Why Profit Is So Important
In most cultures, profit is seen as the outcome of exploitation of some individuals by some other individuals.
Hence, anyone who is seen as striving to make profits is regarded as bad news and the enemy of society and must be stopped in time from inflicting damage.
Profit however, has nothing to do with exploitation — it is about the most efficient use of real funding or real savings.
Profit as such should be seen as an indicator as it were, with respect to whether real savings are employed in the best possible way, as far as promoting people’s life and wellbeing is concerned.
If the employment of real savings results in the expansion of the pool of real savings, this could be seen as indicative that this employment was done in a profitable manner.
Conversely, if there is a decline in the pool of real savings as a result of the particular actions of individuals then this could be seen as indicative of a loss. These actions caused the squandering of real savings.
Obviously, an expansion in the pool of real savings, which is the heart of economic growth and is manifested through profits, should be regarded as the key factor for raising individuals’ living standards.
Rather than being condemned, individuals that are instrumental in the expansion of the pool of real wealth, which is manifested in terms of profits, should be praised.
For it is these individuals that are instrumental in raising the living standards of the population as a whole.
If anyone is responsible for the lowering of living standards, it is those individuals that squandered scarce real savings thus weakening the process of real savings formation resulting in the weakening of profit formation or in an outright loss.
Profit or loss can be ascertained only in a market economy where prices of goods and various factors of production can be established. Needless to say that the existence of money is the key in establishing the prices of goods and factors of production. The rate of exchanges of various goods and factors are expressed in terms of money i.e. the amount of money per unit of a good or a unit of a factor of production.
Profit emerges once an entrepreneur discovers that the prices of certain factors are undervalued relative to the potential value of the products that these factors, once employed, could produce.
By recognizing the discrepancy and acting upon it, an entrepreneur removes the discrepancy, i.e., eliminates the potential for further profit.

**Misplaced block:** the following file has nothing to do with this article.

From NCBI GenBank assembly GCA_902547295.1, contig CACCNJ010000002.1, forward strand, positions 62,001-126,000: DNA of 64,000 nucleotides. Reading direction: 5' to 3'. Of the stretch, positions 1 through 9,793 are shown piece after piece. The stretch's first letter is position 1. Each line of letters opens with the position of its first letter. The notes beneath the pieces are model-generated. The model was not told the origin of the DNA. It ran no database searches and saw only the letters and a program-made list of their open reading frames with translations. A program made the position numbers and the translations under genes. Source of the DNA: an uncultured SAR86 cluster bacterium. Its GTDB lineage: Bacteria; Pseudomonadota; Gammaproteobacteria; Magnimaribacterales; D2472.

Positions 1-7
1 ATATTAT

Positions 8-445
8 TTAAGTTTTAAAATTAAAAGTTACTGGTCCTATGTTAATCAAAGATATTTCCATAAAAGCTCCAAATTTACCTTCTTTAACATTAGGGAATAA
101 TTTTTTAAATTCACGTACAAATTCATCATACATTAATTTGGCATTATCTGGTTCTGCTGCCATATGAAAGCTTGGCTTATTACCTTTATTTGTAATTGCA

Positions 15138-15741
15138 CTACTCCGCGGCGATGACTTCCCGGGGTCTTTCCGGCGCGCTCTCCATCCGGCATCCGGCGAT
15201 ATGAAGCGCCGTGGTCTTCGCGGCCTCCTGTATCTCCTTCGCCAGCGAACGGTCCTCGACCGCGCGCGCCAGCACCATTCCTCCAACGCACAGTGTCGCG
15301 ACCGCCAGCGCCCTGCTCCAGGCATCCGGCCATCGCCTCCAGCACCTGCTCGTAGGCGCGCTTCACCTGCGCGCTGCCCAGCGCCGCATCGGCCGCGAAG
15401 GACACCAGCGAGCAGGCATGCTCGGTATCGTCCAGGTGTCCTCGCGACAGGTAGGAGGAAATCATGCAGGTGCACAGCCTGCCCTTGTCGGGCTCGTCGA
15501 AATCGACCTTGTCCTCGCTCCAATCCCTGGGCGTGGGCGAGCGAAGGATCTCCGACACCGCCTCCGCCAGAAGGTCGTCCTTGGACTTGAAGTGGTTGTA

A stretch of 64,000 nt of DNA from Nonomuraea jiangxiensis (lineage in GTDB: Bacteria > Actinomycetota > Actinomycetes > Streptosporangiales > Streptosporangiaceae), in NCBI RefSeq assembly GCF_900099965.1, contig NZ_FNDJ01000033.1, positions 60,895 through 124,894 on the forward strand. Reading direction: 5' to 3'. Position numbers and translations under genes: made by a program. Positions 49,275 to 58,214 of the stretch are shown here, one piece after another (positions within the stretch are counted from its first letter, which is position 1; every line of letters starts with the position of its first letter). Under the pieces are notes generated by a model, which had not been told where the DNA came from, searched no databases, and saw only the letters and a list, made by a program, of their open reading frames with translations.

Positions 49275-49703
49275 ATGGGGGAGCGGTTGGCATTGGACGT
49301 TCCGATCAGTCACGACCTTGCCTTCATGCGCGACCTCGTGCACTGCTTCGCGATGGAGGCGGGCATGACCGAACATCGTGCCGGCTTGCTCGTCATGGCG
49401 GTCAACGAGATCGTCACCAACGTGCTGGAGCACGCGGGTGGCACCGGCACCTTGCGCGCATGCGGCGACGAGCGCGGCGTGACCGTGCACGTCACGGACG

According to Murray N. Rothbard, every entrepreneur invests in a process because he expects to make a profit, i.e., because he believes that the market has underpriced and undercapitalized the factors in relation to their future rents.1
For an entrepreneur to make profits, he must engage in planning and anticipate consumer preferences. Consequently, those entrepreneurs who excel in their forecasting of consumers' future preferences will make profits.
By means of accurately forecasting the future requirements of consumers, businesses allocate real savings towards the generation of the infrastructure that permits to accommodate consumers’ future demands.
Planning and research however can never guarantee that profits will be secured — various unforeseen events can upset entrepreneurial forecasts.
Errors, which lead to losses in the market economy, are an essential part of the navigational tools, which direct the process of allocating resources in an uncertain environment in line with what consumers’ dictate. Uncertainty is part of the human environment, and it forces individuals to adopt active positions.
Some commentators regard profit as a reward for risk taking. In the words of Ludwig von Mises, however,
A popular fallacy considers entrepreneurial profit a reward for risk taking. It looks upon the entrepreneur as a gambler who invests in a lottery after having weighed the favorable chances of winning a prize against the unfavorable chances of losing his stake. This opinion manifests itself most clearly in the description of stock exchange transactions as a sort of gambling.
Mises then suggests,
Every word in this reasoning is false. The owner of capital does not choose between more risky, less risky, and safe investments. He is forced, by the very operation of the market economy, to invest his funds in such a way as to supply the most urgent needs of the consumers to the best possible extent.
Mises then adds,
A capitalist never chooses that investment in which, according to his understanding of the future, the danger of losing his input is smallest. He chooses that investment in which he expects to make the highest possible profits.2
Again, for a businessman the ultimate criteria for investing his capital is to employ it in those activities which will produce goods and services that are on the highest priority list of consumers. It is this striving to satisfy the most urgent needs of consumers that produces profits.
Within all other things being equal, profit is the manifestation of the expansion in the pool of real wealth and hence the pool of real savings.
Also, profit and loss are the instruments by means of which consumers pass the direction of production activities into the hands of those who are best fit to serve them. Hence policies that undertaken to curtail or to confiscate profits impair this function.
In an environment of government and central bank interference, the consequent distortion of prices makes the establishment of whether businesses are making profits much harder. As a result, it becomes a challenging task separating wealth-generating activities from non-wealth generating activities.